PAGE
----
"During our training runs, Dorene and I would quiz each other on memorizing First Corinthians 9:24-27, the passage where Paul encourages believers to liken their Christian lives to running a race:  'Do you not know that in a race all the runners run, but only one gets the prize? ... No, I beat my body and make it my slave so that after I have preached to others, I myself will not be disqualified for the prize.'"  Now with a self-imposed training program that has included rigorous "Yasso 800's," at 6 feet 2 inches and 190 pounds, Bob is aiming to break his Personal Best of 3:19 at the Boston Marathon - which will also be his fourth marathon within 7 months.  "And no matter what happens at Boston, I want to know in my heart that I did my best" - which should be the

attitude of every person who names himself a Christian.  We all should aim to

"... run in such a way as to get the prize" (1 Corinthians 9:24, 25; NIV). 



Raised in a Church of God (Anderson, Indiana) pastor's family, Bob Marvel is the

youngest of three children, all who are following their father's lead into ministry.  His brother Jerry pastors in eastern Washington, his sister Lori Salierno (herself an effective speaker) is married to a pastor in Atlanta, and Bob started his ministry as Youth Pastor.  Among the most avid fans of his Marathon running are his parents, Gerald and Rena Marvel:  "One year as I was completing the Portland Marathon, I could hear my Mom and daughter screaming my name, cheering me on.  Despite all the emotional and physical drain of running a marathon, just hearing that encouragement helped boost me across the finish line."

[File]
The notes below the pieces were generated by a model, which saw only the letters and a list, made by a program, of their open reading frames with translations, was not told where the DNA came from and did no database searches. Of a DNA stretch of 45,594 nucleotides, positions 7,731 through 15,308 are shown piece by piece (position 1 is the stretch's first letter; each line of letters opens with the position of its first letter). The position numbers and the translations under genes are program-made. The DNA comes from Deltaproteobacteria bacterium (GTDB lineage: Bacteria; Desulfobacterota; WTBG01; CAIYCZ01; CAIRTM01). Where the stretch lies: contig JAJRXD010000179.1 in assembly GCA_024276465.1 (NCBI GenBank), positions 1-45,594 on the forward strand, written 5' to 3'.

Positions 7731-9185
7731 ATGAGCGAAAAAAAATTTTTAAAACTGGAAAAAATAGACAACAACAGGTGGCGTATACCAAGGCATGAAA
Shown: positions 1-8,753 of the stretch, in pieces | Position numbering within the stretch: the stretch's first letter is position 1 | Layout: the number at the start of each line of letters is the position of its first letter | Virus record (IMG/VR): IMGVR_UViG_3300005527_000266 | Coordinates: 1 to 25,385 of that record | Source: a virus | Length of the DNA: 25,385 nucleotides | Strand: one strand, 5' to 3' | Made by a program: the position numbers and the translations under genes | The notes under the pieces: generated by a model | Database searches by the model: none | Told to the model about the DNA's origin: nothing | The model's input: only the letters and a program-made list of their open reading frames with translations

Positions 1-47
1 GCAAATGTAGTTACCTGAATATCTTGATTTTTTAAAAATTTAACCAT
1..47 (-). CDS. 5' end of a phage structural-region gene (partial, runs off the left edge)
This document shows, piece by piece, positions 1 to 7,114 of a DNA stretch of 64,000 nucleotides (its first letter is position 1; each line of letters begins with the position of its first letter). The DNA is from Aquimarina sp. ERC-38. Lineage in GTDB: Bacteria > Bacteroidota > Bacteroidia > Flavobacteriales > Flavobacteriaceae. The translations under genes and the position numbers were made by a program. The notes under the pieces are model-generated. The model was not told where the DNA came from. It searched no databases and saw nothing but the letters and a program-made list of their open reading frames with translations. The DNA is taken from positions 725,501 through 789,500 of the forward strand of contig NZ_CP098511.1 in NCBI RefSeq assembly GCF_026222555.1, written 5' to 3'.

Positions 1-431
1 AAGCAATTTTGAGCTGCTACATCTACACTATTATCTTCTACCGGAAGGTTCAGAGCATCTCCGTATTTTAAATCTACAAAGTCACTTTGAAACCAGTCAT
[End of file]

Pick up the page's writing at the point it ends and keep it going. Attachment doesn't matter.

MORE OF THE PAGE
He also credits other friends who have, at times, "put their money where their mouth is" in helping him travel to different marathons, and whose encouragement and goal-setting have challenged him to reach higher and higher.  Bob has been known to run with his typed-out sermon outline in a Ziploc bag so he can study while he runs.


Bob and his wife Dorene live in Ferndale, Washington, with their two daughters,

Amanda (who enjoys soccer and track) and Alyssa (who excels in basketball and

softball).  Bob says, "After Boston, I don't think I'll keep on running marathons.  Well, except a fellow pastor here in Bellingham wants to run the Las Vegas Marathon next year, so maybe I'll train with him and help him get started.  And then Dorene and I want to run the Portland Marathon again next year.  And I am still eligible to run Boston in 2005, so maybe I will ...."  So much for meeting his ultimate goal - the Boston Marathon - and then hanging up his Running shoes for good.  Just like Bob's heart is to lead another missions' team to India again ... or to Tanzania again ... or to Haiti again - once a

soul-winner, always a soul-winner.  [To find out more about Bob Marvel and his church, go to: ] 



Bob posted a time of 3:54:41 when he ran the Boston Marathon on Monday 19 April

2004.  No one - not even the world-class runners - broke any Running records because the weather conditions were unusually adverse, reaching 90-degrees plus (typical April weather in Boston is 50-degrees).  But at least Bob can say, "When I crossed that Finish Line, I know that I could not have run one step faster." 


***This article also appeared in AgapePress on April 23, 2004

***Photos by Doug Cole